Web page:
The voids between the target and the substrate are not large, but they are very numerous. Altogether they cover 27% of the contact area. Because most of the electron beam that strikes the target is converted into heat, this is an unacceptably high void percentage.

Figure 3 is the acoustic image of the solder layer bonding a copper heat sink to two rectangular ceramic plates. The transducer scanned the surface of the heat sink. Ultrasound was reflected from the solder depth and from multiple lower interfaces in the structure, but by “gating” on a narrow time-of-arrival echo window, only the echoes from the solder depth were used to make this image.

The red areas in the image are voids-basically, air bubbles that were trapped in the molten solder during assembly. The voids probably are not very important in keeping the heat sink permanently bonded to the ceramic plates, but they may be very important as heat reflectors. The heat sink is intended to dissipate heat from high-power integrated circuits below the ceramic plates. The numerous voids not only block heat from escaping, they reflect it back toward the integrated circuits. The ceramic plate at left has a void area of 9.20%, worrisome in this type of device, known as an IGBT (Insulated Gate Bipolar Transistor).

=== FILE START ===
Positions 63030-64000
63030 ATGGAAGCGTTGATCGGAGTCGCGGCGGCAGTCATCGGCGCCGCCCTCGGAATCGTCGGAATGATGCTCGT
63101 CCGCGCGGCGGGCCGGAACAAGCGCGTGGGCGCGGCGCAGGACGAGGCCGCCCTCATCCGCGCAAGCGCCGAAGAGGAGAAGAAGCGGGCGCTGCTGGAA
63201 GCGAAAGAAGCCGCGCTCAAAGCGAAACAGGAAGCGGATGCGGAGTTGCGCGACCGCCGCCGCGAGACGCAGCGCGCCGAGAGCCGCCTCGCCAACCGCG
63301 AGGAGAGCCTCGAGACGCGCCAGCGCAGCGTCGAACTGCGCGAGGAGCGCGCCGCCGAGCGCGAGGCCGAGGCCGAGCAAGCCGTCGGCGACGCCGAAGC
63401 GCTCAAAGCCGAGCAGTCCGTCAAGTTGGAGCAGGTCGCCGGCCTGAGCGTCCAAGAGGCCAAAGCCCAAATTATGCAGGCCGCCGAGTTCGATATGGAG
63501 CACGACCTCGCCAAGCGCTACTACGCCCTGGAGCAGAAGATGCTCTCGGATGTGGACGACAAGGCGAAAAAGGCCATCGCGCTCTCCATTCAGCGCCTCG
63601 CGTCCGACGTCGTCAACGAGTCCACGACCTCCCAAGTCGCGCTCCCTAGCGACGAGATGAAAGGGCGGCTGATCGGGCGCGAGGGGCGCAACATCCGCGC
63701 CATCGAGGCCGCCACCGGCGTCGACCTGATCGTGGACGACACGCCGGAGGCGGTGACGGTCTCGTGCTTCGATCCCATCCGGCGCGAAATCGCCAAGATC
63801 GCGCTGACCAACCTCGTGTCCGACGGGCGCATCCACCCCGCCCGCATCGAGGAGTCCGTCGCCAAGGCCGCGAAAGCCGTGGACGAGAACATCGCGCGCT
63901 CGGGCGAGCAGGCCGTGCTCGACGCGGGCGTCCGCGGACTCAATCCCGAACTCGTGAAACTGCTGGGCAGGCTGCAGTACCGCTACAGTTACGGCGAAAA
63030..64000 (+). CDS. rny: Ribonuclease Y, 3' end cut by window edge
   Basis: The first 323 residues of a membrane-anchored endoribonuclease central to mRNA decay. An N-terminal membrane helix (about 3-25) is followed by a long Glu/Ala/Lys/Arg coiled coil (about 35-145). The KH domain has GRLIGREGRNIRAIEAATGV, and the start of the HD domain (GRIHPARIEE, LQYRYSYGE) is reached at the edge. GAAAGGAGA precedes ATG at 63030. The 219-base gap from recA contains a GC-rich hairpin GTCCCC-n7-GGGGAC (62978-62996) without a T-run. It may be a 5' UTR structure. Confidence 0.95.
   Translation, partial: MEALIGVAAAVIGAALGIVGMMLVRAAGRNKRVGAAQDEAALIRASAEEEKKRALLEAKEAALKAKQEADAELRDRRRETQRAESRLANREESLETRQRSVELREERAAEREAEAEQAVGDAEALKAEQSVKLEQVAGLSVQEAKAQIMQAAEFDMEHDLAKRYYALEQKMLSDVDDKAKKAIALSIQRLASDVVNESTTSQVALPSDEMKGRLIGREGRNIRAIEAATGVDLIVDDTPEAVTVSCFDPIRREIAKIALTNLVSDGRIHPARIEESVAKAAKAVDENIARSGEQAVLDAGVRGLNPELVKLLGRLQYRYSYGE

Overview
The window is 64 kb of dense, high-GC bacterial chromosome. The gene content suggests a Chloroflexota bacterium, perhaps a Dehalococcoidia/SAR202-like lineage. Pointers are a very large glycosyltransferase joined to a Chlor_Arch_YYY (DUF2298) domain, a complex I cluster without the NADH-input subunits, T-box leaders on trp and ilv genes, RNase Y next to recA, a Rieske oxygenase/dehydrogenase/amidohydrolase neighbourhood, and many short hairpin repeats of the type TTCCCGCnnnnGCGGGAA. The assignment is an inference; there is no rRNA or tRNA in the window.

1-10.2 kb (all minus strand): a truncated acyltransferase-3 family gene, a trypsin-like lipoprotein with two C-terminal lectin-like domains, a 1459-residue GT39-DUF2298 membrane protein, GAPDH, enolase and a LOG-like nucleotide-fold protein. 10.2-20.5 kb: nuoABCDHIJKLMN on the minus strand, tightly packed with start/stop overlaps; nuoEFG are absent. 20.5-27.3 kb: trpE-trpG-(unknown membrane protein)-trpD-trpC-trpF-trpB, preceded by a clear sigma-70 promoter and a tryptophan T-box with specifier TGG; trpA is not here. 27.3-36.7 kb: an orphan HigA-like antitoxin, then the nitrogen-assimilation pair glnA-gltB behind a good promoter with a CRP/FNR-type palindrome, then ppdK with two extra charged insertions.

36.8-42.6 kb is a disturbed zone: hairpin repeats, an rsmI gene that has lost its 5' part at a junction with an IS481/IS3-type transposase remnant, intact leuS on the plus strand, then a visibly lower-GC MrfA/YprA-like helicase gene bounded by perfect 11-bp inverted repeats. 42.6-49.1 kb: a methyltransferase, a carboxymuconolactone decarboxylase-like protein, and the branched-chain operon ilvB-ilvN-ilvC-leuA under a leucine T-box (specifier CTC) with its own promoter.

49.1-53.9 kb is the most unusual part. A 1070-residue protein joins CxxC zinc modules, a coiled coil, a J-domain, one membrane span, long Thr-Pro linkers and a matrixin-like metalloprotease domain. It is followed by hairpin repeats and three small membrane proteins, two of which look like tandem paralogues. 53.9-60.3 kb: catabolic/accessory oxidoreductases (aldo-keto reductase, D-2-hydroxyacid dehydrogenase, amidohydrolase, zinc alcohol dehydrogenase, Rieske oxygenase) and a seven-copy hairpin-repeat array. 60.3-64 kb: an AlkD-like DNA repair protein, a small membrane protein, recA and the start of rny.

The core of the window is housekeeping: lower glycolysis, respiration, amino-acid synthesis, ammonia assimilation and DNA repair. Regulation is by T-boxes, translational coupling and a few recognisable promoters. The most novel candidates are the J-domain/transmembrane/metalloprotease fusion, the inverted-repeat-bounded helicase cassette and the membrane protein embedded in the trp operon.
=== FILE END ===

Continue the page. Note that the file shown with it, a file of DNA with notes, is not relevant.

These voids would probably be visible to X-ray, because they are relatively thick. The contrast, though, would not be as high as in the acoustic image. But what would happen if the voids were present and the entire plate was also disbonded by a thin gap from the substrate? X-ray would see the voids, but not the thin gap. Ultrasound would see the voids and the gap-the entire area of the plate would be red.

Most production materials such as metals, ceramics and polymers transmit high-frequency ultrasound well enough to permit imaging. A few materials are generally not good subjects for acoustic imaging, including wood (too porous) and rubber (if too thick, absorbs ultrasound).

Acoustic imaging is sometimes used before other methods, including physical sectioning. The advantage is that the acoustic image shows exactly where to position the vertical plane in order to see the desired details. An acoustic microscope can also perform non-destructive cross-sections that will show the same features as physical cross-sectioning. Even after multiple acoustic cross-sections, the sample is still physically intact. And the acoustic method gives a very comprehensive answer to the question, “Is it bonded?” NDT

Red areas are heat-blocking voids between a heat sink and two ceramic plates. Source: Sonoscan

Tech Tips

A 10-micron thick void is too insignificant to create contrast in the X-ray image.

Acoustic microscopes use higher-frequency ultrasound from 15 up to 400 MHz and above.

At the frequencies used in acoustic microscopy, a gap 1-mm thick will have the same brightness as a gap <1-µ thick.